Values. Trust. Power. Rizzo reflects on Komen controversy

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Our president and CEO Jeanne Rizzo shares with the Breast Cancer Fund community her reflections on the controversy unleashed on Tuesday when Susan G. Komen for the Cure announced it would end its funding of Planned Parenthood's breast-health programs. Your comments are welcome!

Over the last few days, we’ve all watched as the Susan G. Komen for the Cure story broke and exploded. It has consumed my attention and dominated my conversations, as perhaps it has yours too.

I was disappointed by Komen's decision to de-fund Planned Parenthood's breast-health services, as I am whenever women's health and wellness programs are cut. I was concerned about the implications for the breast-cancer-prevention initiatives that Planned Parenthood and the Breast Cancer Fund partner on. My heart went out to the women who rely on Planned Parenthood's breast-health services, to the frustrated Komen supporters, and to those who unleashed their outrage online and in conversations everywhere. And I’m heartened that the outpouring of support for Planned Parenthood's breast-health services is forcing Komen to reconsider its decision.

As the president of the Breast Cancer Fund, this incident has made me think deeply about those who support our work and what they expect from us in return. I believe you expect us to have clear and unwavering values that guide all of our decision-making. I believe you need to trust us to hold true to these values, to be good stewards of your support and to do the most effective work we can to prevent breast cancer. And I believe that you need to have power—you need to know that your voice counts and that you can meaningfully contribute to stopping this disease before it starts.

Values. Trust. Power.

The Breast Cancer Fund’s values are clear and unwavering. We value working for a world in which we live without fear of losing our breasts or our lives as a result of what we’ve eaten, touched or breathed. That’s why we are single-focused in our work to identify and eliminate the environmental causes of breast cancer.

The Breast Cancer Fund works every day to earn your trust. Our work stays true to our mission. We use every dollar donated responsibly. And we value you, our supporters, and invite you to engage with and help shape our work through our events, online communities, volunteer opportunities and more.

The Breast Cancer Fund is committed to giving you the power to prevent breast cancer. In fact, our work is fueled by your power. With your power, we’re making sure that everyone has access to the tools they need to help reduce their risk and protect their families. With your power, we're convincing elected officials and corporations to protect our health and reduce breast cancer risk. With your power, we’re leading the breast cancer movement to move beyond awareness to prevention.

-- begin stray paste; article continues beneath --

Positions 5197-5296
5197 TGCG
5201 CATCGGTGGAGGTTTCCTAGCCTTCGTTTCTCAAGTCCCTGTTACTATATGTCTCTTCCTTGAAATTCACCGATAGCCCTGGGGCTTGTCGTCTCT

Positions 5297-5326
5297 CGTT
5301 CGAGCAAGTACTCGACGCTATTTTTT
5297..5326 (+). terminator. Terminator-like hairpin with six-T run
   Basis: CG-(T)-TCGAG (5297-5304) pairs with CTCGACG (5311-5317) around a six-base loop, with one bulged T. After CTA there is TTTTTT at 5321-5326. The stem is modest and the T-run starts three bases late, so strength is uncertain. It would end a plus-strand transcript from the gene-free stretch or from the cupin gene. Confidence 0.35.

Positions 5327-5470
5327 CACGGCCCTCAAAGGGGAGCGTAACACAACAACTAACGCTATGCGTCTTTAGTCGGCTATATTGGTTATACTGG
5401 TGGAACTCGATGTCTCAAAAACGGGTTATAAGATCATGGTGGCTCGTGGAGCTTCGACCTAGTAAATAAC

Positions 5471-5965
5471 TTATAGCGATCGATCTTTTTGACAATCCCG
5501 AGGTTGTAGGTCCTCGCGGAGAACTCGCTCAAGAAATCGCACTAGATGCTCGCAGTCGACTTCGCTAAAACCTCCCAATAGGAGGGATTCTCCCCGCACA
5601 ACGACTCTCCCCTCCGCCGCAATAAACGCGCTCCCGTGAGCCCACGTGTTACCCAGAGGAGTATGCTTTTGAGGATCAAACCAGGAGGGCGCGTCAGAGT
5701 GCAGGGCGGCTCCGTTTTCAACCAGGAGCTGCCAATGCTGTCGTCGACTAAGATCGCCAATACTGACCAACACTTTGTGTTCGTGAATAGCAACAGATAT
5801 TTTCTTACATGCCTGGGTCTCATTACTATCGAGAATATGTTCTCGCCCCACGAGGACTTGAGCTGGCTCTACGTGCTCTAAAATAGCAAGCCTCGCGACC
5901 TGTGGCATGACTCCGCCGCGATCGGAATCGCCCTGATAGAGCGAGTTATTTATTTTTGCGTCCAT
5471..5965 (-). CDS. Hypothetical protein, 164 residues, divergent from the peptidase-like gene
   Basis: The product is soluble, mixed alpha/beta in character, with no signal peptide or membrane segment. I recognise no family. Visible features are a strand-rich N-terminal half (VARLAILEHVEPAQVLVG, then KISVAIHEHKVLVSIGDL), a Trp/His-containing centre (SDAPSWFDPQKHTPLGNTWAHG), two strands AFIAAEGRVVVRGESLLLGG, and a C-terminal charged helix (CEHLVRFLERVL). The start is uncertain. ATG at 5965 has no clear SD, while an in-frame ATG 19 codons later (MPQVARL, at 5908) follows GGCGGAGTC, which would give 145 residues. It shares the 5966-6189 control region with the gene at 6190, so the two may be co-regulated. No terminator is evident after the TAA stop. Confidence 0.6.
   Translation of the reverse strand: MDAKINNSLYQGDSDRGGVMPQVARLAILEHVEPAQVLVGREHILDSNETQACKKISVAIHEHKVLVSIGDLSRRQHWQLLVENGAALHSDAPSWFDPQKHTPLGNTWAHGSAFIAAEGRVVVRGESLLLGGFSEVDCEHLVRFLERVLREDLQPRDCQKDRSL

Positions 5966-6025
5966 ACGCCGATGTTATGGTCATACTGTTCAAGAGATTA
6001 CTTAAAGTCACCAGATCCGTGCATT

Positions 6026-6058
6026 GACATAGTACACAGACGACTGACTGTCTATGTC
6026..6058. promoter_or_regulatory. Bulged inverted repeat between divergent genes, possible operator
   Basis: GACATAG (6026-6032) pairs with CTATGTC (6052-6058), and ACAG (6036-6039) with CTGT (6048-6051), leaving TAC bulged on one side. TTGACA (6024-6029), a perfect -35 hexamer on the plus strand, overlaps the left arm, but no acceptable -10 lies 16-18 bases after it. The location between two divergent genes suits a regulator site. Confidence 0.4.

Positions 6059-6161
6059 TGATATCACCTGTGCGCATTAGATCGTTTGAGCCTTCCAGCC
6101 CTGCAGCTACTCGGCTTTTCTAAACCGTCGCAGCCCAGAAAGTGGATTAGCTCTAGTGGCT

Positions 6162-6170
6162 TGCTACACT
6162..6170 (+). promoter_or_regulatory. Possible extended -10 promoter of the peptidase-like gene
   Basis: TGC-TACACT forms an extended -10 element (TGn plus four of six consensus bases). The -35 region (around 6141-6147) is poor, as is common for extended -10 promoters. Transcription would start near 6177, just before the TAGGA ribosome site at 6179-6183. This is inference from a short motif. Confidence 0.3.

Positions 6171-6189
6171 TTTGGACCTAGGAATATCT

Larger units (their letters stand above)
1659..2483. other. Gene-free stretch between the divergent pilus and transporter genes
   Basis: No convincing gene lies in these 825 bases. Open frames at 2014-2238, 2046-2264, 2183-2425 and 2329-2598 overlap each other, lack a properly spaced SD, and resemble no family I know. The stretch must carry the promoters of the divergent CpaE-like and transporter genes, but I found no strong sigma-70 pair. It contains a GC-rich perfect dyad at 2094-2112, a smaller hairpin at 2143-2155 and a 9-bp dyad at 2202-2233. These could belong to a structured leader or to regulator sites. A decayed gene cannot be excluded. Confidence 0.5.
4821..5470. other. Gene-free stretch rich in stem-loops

The Breast Cancer Fund is an organization you can count on.

If you know people who are looking for a breast cancer organization they can count on too, please introduce your family, friends and networks to the Breast Cancer Fund. They can visit our website and sign up to receive our emails, join us on Facebook and follow us on Twitter.

And if you're looking for a way to show your continued support for our work, please make a donation today.

Warm Regards,
Jeanne Rizzo, R.N.
President and CEO

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5 thoughts on “Values. Trust. Power. Rizzo reflects on Komen controversy

  1. Thanks for reading our blog post, M. Barvick.The Breast Cancer Fund is focused on our mission to identify and eliminate the environmental causes of breast cancer. You can learn more about what we do at http://www.breastcancerfund.org. Planned Parenthood supports our mission and is a partner on several environmental and breast health educational and advocacy initiatives.

  2. It’s wonderful to see the inspiring group-think in the blog and comments here. PP CEO claimed that when Congress was threatening to de-fund PP that millions of women would lose access to mammograms. Turns out PP doesn’t offer mammograms at any of their facilities. When reasonable proposals are made to make PP and other abortion providers have safety standards equivalent to out patient service providers they fight it tooth and nail which doesn’t seem to jibe with real advocacy for women’s health. As the child of a father who died of lung cancer and a mother who is a survivor of breast cancer it would be nice if more cancer prevention organizations would stay focused on the mission to end cancer rather than go to bat for organizations that have a suspect history of cancer advocacy and documented violations of honesty and basic health standards.

  3. Thanks to Jeanne Rizzo and all the good folks at the Breast Cancer Fund for your dedication to stopping cancer before it starts. I too was upset about Susan G. Komen for the Cure’s decision to stop funding Planned Parenthood, but even more so by the group’s reluctance to even discuss strategies for preventing breast cancer. This is not surprising when one looks at the list of Komen’s 196 corporate sponsors, some of whom are notorious for polluting the environment with carcinogens. Here is some good information about Komen’s corporate problem, for anyone who is interested. http://www.minnpost.com/healthblog/2012/02/03/34819/planned_parenthood_controversy_also_exposes_komens_corporate_problem
    Thanks to Breast Cancer Fund for setting the example for what a cancer charity should be.

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